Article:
Foot-and-mouth disease spreads quickly among cloven-hoofed animals and is usually fatal, but is not dangerous to humans. It is spread either by contact between animals or through the wind.
Green Beans Recalled for Botulism Risk
Because of the possibility of botulism contamination, consumers should not eat certain brands of French cut green beans in 14.5-ounce cans made by Lakeside Foods Inc., of Manitowoc, Wis., the U.S. Food and Drug Administration said Friday.
The agency said the canned beans may have not been processed adequately to eliminate the potential for botulism toxin, which can cause life-threatening illness. Symptoms of botulism -- such as double or blurred vision, drooping eyelids, slurred speech, difficulty swallowing, dry mouth, and muscle weakness -- can begin from six hours to two weeks after eating food that contains botulism toxin.
There have been no reported cases of illness linked to the green beans, the FDA said. The beans were sold under a number of labels, including: Albertson's, Happy Harvest, Best Choice, Food Club, Bogopa, Valu Time, Hill Country Fare, HEB, Laura Lynn, Kroger, No Name, North Pride, Shop N Save, Shoppers Valu, Schnucks, Cub Foods, Dierbergs, Flavorite, IGA, Best Choice, and Thrifty Maid.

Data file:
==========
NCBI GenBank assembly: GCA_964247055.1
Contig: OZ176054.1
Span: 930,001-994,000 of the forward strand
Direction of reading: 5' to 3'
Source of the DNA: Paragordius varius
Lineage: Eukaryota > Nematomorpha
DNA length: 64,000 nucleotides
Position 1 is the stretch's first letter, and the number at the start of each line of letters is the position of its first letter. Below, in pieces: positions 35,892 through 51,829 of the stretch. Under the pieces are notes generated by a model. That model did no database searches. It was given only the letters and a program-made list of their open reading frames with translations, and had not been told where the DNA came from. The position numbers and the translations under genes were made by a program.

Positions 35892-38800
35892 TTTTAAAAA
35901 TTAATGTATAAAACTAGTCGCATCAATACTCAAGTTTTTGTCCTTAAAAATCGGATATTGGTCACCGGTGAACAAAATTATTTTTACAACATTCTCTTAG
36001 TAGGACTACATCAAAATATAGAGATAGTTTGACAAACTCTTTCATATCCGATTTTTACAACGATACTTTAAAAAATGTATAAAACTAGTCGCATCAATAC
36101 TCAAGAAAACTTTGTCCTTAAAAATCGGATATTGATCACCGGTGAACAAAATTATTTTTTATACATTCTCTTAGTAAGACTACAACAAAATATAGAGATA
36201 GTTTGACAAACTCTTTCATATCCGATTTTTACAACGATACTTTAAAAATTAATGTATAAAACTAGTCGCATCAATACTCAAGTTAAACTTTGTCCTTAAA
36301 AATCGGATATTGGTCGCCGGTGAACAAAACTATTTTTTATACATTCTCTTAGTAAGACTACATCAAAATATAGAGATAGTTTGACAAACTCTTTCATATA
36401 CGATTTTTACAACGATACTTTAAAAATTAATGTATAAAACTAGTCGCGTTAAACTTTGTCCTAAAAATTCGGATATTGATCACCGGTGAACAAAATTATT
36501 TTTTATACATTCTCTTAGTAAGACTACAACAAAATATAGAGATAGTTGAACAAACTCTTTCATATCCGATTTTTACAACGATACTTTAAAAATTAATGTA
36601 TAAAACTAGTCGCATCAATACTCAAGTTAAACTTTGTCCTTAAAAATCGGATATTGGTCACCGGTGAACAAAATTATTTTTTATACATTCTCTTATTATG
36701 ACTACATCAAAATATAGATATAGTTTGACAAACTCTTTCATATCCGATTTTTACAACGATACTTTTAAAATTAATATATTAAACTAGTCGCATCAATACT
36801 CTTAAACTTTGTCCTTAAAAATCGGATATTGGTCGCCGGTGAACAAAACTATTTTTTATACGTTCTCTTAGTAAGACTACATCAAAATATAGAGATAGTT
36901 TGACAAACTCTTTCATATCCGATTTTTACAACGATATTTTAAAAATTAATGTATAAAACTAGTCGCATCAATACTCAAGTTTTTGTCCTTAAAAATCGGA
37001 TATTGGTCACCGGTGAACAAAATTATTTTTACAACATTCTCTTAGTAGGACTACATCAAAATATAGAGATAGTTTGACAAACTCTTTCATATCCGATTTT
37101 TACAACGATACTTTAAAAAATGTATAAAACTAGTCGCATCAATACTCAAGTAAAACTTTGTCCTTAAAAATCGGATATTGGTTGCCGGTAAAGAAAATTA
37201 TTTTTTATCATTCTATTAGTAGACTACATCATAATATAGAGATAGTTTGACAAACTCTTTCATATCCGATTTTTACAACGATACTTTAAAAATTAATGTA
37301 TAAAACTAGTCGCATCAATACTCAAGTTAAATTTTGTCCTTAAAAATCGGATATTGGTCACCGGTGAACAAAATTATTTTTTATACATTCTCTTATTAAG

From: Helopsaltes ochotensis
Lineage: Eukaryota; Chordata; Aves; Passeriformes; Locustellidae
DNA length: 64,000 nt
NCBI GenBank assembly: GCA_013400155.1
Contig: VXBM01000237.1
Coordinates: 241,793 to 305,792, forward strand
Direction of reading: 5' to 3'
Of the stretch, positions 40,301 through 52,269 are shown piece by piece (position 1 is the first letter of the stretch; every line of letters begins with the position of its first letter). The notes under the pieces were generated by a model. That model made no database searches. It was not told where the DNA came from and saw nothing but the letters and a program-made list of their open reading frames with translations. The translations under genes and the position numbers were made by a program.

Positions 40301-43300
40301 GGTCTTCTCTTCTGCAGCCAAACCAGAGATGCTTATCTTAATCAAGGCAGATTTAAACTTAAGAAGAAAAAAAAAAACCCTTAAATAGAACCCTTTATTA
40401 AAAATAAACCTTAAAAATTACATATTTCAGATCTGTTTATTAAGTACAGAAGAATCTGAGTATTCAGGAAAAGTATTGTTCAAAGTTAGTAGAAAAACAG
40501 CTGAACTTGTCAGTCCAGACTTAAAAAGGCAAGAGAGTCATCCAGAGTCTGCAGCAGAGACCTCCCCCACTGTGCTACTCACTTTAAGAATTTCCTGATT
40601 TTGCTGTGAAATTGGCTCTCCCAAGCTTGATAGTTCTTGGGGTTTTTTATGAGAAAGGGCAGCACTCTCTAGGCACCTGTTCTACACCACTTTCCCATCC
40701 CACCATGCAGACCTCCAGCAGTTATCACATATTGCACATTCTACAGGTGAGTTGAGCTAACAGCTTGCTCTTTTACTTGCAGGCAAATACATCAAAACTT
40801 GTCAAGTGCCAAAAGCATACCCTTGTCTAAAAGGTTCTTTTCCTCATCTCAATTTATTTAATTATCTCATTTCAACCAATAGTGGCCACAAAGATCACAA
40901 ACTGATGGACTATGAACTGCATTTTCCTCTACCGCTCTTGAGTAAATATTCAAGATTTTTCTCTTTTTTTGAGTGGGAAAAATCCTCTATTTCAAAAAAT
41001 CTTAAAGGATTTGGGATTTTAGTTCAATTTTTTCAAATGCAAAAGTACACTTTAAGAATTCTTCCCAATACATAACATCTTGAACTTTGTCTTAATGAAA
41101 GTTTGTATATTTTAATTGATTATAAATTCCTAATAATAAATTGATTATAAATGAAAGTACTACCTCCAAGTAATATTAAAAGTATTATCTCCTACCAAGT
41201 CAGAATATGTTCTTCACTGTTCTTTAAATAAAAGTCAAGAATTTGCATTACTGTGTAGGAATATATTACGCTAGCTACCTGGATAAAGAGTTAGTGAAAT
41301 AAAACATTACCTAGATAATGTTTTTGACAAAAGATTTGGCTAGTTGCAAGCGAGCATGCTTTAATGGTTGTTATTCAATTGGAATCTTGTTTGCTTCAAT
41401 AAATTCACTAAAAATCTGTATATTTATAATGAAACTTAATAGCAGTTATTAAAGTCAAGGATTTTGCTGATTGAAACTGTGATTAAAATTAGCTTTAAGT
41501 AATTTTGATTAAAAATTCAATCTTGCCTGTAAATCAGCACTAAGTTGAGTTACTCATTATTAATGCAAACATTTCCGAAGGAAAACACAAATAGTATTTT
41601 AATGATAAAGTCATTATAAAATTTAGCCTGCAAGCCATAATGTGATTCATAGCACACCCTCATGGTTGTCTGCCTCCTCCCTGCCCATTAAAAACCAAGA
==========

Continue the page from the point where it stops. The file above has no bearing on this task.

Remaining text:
The products were distributed in portions of Canada and in the following 20 states: Alabama, Arizona, Colorado, Florida, Georgia, Illinois, Indiana, Kansas, Kentucky, Michigan, Missouri, Mississippi, North Carolina, New York, Ohio, Oklahoma, Tennessee, Texas, Virginia, and Wisconsin.
Specific codes involved in the recall are: EAA5247, EAA5257, EAA5267, EAA5277, EAB5247, EAB5257, ECA5207, ECA5217, ECA5227, ECA5297, ECB5207, ECB5217, ECB5227, and ECB5307.
These products or any foods made with these products should be thrown out immediately, the FDA said. For more information, contact Lakeside Foods at 1-800-466-3834, ext. 4090.
This recall is not related to an earlier botulism-related recall of more than 90 products including canned chili, stew, hash, and pet food products made by Castleberry's Food Co.
U.S. Develops Consumer Guide for Seafood Fans
Seafood lovers: Concerned about the quality of your favorite fish, or whether overfishing is taking a toll? Then head to the new U.S. National Oceanic and Atmospheric Administration Web site, FishWatch, for the latest information.
The Web site (www.fishwatch.noaa.gov) has detailed information on more than 30 of the most popular seafood species, with more species to be added shortly.
"Consumers are increasingly concerned about the safety, quality, and sustainability of the seafood they eat," said Dr. Bill Hogarth, NOAA Fisheries Service director. "This guide brings accurate fish information available to your seafood market, and it allows consumers to make informed decisions about purchasing seafood."